All in all, it was a very good morning rounded off by a great lunch on Hollard’s premises. I was asked whether I would be coming through for the event on 2 June. Being the sensible tapering runner that I am, I politely declined with the obvious excuse that, “Unfortunately I don’t want to take any risks the week before Comrades.”
Phuti Plants The Seed
I was still being sensible when I posted a few of the pre-race photos onto Twitter – and this is where Phuti comes in. Her seemingly innocuous reply to my Tweet, “These are the kind of things that I will be doing after Comrades.” was the gentle nudge that disturbed the delicate balance in my prefrontal cortex. I doubt she intended for her comment to plant a festering seed in my mind but it did.
Now the other thing you should know about many Comrades runners is that they love to finish Comrades and they love to talk about Comrades – but it’s only the sadists, masochists and psychotically challenged who actually love running the damn thing.
The week before Comrades you are a bundle of nerves – violently oscillating between excitement and dread. Many Comrades runners secretly hope for a valid excuse to avoid 12 hours of pain on the second Sunday in June. I won’t deny some part of me thought that if I broke an ankle or fell on my head at the Jura I would be able to escape my annual bout of anguish and mental torture.
My brain is full of compost which provides incredibly fertile ground for inexplicable schemes to bloom. And Phuti’s seed that rapidly germinated and beanstalked was, “Why wait until after Comrades?”. There may be a myriad of deep-rooted subconscious psychological reasons for doing ones first adventure race the week before Comrades but it’s simpler to just blame Phuti – thanks Phuti!
The Mentality Of The Average Comrades Runner
When it comes to tapering for Comrades, I normally go cold turkey but this year I was trying to be more diligent to prevent my muscles from going into atrophy. I figured I wanted to run about 18-20km to round off my Comrades training. The Jura has 6 and 12km options. In 2006, Hollard introduced an innovative “pay as you drive” insurance product where your premium is determined by your driving distance. Naturally, I wanted to double my risk and therefore went for the 12km option – but this still left me 6km short.
I have an old school friend, David, who lives three kilometres away the start (Marks Park in Emmarentia) so, with a 3km warm-up and warm-down, he was the logical choice to join me on this adventure.
Some people will tell you that it’s very easy to know if someone has run Comrades – because they’ll tell you. This is a terrible stereotype. Many of us are far too modest to go around bragging about running the greatest ultra marathon on the planet – we use more subtle methods to show off our accomplishments like body language (and the body language of choice is normally a puffed-up chest inside a Comrades race shirt or a big head inside a Comrades cap).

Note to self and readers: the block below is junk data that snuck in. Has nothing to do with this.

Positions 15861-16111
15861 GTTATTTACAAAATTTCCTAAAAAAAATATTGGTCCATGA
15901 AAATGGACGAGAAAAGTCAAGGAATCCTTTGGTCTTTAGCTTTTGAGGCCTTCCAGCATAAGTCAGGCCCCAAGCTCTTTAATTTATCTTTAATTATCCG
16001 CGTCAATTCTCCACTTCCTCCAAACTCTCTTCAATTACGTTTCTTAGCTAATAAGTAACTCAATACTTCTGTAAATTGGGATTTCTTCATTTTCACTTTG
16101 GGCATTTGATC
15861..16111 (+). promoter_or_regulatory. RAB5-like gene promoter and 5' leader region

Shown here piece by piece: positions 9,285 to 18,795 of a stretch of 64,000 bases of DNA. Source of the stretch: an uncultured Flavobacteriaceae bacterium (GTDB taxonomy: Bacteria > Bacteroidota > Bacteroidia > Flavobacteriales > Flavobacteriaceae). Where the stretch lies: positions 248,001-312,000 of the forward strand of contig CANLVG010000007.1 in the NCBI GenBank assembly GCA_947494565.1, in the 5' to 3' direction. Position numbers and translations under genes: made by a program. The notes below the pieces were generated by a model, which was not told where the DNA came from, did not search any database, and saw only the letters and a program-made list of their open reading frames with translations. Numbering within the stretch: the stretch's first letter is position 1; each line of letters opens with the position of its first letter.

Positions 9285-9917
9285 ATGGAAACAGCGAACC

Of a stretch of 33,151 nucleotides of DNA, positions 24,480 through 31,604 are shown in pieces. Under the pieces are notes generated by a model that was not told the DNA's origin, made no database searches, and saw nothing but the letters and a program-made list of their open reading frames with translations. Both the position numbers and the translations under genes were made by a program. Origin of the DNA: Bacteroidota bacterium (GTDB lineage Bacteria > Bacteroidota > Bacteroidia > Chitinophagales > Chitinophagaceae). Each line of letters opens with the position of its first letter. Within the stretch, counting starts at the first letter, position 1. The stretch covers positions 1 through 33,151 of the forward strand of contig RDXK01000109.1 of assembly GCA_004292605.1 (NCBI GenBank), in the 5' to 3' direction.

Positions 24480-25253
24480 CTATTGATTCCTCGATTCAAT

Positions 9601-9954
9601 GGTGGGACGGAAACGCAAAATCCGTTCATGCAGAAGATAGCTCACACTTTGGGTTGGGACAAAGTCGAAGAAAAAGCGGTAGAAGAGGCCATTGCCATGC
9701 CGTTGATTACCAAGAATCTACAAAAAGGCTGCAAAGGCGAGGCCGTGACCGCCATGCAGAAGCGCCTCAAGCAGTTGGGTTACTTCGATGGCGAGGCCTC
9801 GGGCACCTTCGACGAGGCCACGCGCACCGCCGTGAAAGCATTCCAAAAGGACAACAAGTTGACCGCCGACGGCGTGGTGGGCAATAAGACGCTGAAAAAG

This made the choice of attire for my first adventure race very easy – the only complication was which Comrades shirt to wear. I eventually decided on the understated luminous orange 2015 edition but (not wanting to rub it in the faces of the recreational runners) went for a neutral cap.
To prevent congestion on the route, there are batch starts and we’d been slotted into Batch H for an 08h40 start – perfect for a bit of lie-in and also provided the sun with enough time to take the chill out of the winter air. By the time we arrived at the start after our 3km jog, we had both removed our long tops.
David and I watched a few batches set off with a sack race before disappearing into the Johannesburg wilderness. A couple of announcers, cheer leaders and dancers (amateur and professional) made for a vibey and entertaining atmosphere at the start.
Soon enough it was our turn and we lined up at the back of our batch. My friend David is a man of integrity and religion, he’s soft-spoken and mild-mannered – but when that gun fires the red mist comes down and his competitive side brutally erupts. David showed Batch H his immaculate skills in the sack – powering to the front and demolishing all those who got in his way. If I was going to get injured during the Jura I didn’t want it to be at the first challenge so I was more dainty in my approach – but I did make a mental note that David would be a good shopping companion for future Black Friday sales.
The race is organised in partnership with Joburg City Parks and the entire course is urban trail along the Braamfontein Spruit. If you want to see the natural beauty of Johannesburg (and no, that’s not an oxymoron!) this is the best way to do it.
We were lucky with a beautiful, still, sunny Joburg winter’s day which made running conditions ideal – although the shady bits still showed how cold it was overnight with large patches of frost.